In response to Members’ request for an update pertaining to ‘choice based lettings’, officers advised that this had only been implemented in the last 9 months and although it was still in the early stages, the number of people using the service had been  ...  view the full minutes text for item 4/18

5/18

Evolution of the Suburbs Supplementary Planning Document pdf icon PDF 268 KB

The emerging Local Plan contains policies and designations that facilitate sustainable growth within the suburbs and refer to supplementary guidance (in the form of a Supplementary Planning Document (SPD)) to steer this. The project team would appreciate and value Scrutiny’s view on the issues outlined in the report.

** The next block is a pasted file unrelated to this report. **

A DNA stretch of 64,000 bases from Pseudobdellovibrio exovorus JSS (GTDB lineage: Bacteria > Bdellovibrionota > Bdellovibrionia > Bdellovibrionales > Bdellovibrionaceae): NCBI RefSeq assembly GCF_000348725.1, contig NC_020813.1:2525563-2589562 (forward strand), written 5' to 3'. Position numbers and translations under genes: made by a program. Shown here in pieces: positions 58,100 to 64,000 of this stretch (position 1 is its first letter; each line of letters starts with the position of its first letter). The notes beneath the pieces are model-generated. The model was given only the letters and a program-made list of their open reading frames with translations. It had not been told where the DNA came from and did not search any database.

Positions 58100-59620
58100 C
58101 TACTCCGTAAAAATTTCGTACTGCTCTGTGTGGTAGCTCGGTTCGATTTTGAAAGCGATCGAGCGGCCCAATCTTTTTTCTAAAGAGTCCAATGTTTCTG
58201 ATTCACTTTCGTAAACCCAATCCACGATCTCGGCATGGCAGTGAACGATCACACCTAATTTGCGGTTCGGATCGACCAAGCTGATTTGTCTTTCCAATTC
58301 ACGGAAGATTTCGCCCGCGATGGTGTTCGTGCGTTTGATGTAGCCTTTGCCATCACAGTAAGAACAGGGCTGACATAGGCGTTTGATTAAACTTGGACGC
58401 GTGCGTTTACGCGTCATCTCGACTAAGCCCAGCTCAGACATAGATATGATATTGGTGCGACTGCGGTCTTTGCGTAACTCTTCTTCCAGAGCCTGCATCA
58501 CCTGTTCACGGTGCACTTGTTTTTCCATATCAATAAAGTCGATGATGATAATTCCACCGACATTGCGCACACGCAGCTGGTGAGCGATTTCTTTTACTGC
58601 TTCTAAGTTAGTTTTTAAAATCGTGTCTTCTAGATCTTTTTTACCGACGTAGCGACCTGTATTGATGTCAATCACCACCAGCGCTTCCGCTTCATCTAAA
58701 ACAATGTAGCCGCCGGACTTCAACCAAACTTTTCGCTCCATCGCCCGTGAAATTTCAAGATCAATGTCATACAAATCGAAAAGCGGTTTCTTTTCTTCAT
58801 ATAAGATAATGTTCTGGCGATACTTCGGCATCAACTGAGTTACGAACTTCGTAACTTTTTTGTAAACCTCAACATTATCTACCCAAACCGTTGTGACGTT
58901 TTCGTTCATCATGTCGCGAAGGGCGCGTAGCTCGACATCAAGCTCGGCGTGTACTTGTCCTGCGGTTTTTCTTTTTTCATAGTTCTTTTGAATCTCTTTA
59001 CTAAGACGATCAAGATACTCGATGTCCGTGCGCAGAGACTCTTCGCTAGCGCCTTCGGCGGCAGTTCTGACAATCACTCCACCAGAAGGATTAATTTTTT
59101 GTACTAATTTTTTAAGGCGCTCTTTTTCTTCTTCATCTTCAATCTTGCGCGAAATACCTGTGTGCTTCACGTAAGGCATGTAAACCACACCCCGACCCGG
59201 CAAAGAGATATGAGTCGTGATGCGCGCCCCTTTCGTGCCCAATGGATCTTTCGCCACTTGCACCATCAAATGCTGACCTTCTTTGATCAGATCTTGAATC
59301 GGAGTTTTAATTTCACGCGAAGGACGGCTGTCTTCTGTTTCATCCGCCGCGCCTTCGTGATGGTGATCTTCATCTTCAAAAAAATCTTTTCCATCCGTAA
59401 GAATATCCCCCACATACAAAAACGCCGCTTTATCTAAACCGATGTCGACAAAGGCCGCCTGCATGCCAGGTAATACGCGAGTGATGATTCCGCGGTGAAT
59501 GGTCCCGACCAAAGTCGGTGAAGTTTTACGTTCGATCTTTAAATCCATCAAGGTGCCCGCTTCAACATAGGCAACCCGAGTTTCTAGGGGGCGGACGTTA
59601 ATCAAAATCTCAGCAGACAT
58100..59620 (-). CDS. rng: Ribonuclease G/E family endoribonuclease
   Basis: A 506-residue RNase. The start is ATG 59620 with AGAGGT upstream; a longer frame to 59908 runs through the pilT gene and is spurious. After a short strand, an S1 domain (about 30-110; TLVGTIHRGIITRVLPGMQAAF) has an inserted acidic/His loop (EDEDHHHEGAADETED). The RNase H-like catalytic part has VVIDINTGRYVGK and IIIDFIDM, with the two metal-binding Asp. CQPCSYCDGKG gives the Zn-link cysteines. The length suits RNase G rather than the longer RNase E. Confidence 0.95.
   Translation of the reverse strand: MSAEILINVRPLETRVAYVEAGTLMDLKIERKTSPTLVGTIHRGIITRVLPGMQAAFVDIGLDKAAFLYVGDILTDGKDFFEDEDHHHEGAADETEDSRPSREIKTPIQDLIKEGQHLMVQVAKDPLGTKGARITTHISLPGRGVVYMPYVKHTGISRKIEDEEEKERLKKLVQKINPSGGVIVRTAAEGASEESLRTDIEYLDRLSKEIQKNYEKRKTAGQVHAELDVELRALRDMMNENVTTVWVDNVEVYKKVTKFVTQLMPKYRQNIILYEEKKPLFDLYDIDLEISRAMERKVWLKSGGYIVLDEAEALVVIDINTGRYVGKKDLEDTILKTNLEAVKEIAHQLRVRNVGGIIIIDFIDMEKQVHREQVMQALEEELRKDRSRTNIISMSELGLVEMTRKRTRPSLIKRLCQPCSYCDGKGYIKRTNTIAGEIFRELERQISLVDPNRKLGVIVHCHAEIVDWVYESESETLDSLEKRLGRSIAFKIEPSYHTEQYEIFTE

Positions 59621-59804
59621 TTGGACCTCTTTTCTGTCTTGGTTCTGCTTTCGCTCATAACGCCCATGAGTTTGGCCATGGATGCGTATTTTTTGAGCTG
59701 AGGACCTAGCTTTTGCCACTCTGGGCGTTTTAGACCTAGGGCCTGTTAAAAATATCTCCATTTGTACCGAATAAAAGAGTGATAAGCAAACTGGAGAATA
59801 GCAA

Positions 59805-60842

Additional documents:

Minutes:

The Head of Spatial Planning introduced the item to the Sub-Committee by advising that the Supplementary Planning Document (SPD) is being produced as guidance to steer the policies and designations that facilitate sustainable growth as set in the emerging Croydon Local Plan 2018.

This report and presentation had been brought to Scrutiny as part of the development and process of producing the draft Supplementary Planning Document to ensure that discussions take place to examine, discuss and dissect the guidance.

The Sub-Committee was advised that there was increased pressure for Croydon to meet the demands of London’s growth and deliver at least 1677 homes per annum to 2036. This document would act as a guide and steer how sustainable growth of the suburbs can be achieved.